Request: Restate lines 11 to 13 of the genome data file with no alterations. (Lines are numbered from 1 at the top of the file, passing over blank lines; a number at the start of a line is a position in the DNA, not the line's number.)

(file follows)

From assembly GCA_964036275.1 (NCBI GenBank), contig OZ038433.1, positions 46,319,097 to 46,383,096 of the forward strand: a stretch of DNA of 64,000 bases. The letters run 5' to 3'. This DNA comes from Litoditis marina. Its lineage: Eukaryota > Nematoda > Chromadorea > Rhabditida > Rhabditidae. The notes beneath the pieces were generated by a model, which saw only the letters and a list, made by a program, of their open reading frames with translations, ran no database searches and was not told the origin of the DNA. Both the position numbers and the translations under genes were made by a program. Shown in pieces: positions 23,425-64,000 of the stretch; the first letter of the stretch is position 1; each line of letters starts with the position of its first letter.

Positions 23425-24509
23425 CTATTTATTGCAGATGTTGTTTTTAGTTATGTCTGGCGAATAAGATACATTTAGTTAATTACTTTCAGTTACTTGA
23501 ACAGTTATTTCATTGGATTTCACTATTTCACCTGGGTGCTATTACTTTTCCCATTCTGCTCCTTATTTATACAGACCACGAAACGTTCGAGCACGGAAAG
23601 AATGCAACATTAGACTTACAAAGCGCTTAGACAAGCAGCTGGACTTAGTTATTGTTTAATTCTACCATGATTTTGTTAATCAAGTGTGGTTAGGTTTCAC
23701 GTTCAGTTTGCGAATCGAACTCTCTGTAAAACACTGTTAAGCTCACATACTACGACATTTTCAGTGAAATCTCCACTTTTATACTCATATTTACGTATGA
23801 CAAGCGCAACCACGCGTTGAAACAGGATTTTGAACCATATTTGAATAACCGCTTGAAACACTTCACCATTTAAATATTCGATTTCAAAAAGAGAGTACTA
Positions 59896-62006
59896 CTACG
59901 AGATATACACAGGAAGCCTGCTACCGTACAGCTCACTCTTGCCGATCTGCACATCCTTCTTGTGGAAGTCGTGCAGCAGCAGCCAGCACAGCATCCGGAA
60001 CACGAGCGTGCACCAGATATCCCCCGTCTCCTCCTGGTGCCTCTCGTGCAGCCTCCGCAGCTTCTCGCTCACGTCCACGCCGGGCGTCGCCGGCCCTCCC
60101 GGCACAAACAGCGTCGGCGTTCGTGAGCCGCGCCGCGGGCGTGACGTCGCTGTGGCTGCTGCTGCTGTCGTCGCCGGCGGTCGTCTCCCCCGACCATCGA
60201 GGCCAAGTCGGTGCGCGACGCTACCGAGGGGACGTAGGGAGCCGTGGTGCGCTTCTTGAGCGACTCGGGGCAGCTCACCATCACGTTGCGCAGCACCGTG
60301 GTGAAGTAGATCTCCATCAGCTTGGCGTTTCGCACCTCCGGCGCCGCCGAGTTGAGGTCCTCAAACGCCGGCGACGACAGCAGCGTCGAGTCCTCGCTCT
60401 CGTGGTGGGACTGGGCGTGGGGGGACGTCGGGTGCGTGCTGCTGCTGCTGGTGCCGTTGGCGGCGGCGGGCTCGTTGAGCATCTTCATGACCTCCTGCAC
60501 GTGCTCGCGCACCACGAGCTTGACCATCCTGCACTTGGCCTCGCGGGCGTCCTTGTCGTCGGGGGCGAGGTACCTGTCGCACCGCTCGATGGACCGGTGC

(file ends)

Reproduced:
60001 CACGAGCGTGCACCAGATATCCCCCGTCTCCTCCTGGTGCCTCTCGTGCAGCCTCCGCAGCTTCTCGCTCACGTCCACGCCGGGCGTCGCCGGCCCTCCC
60101 GGCACAAACAGCGTCGGCGTTCGTGAGCCGCGCCGCGGGCGTGACGTCGCTGTGGCTGCTGCTGCTGTCGTCGCCGGCGGTCGTCTCCCCCGACCATCGA
60201 GGCCAAGTCGGTGCGCGACGCTACCGAGGGGACGTAGGGAGCCGTGGTGCGCTTCTTGAGCGACTCGGGGCAGCTCACCATCACGTTGCGCAGCACCGTG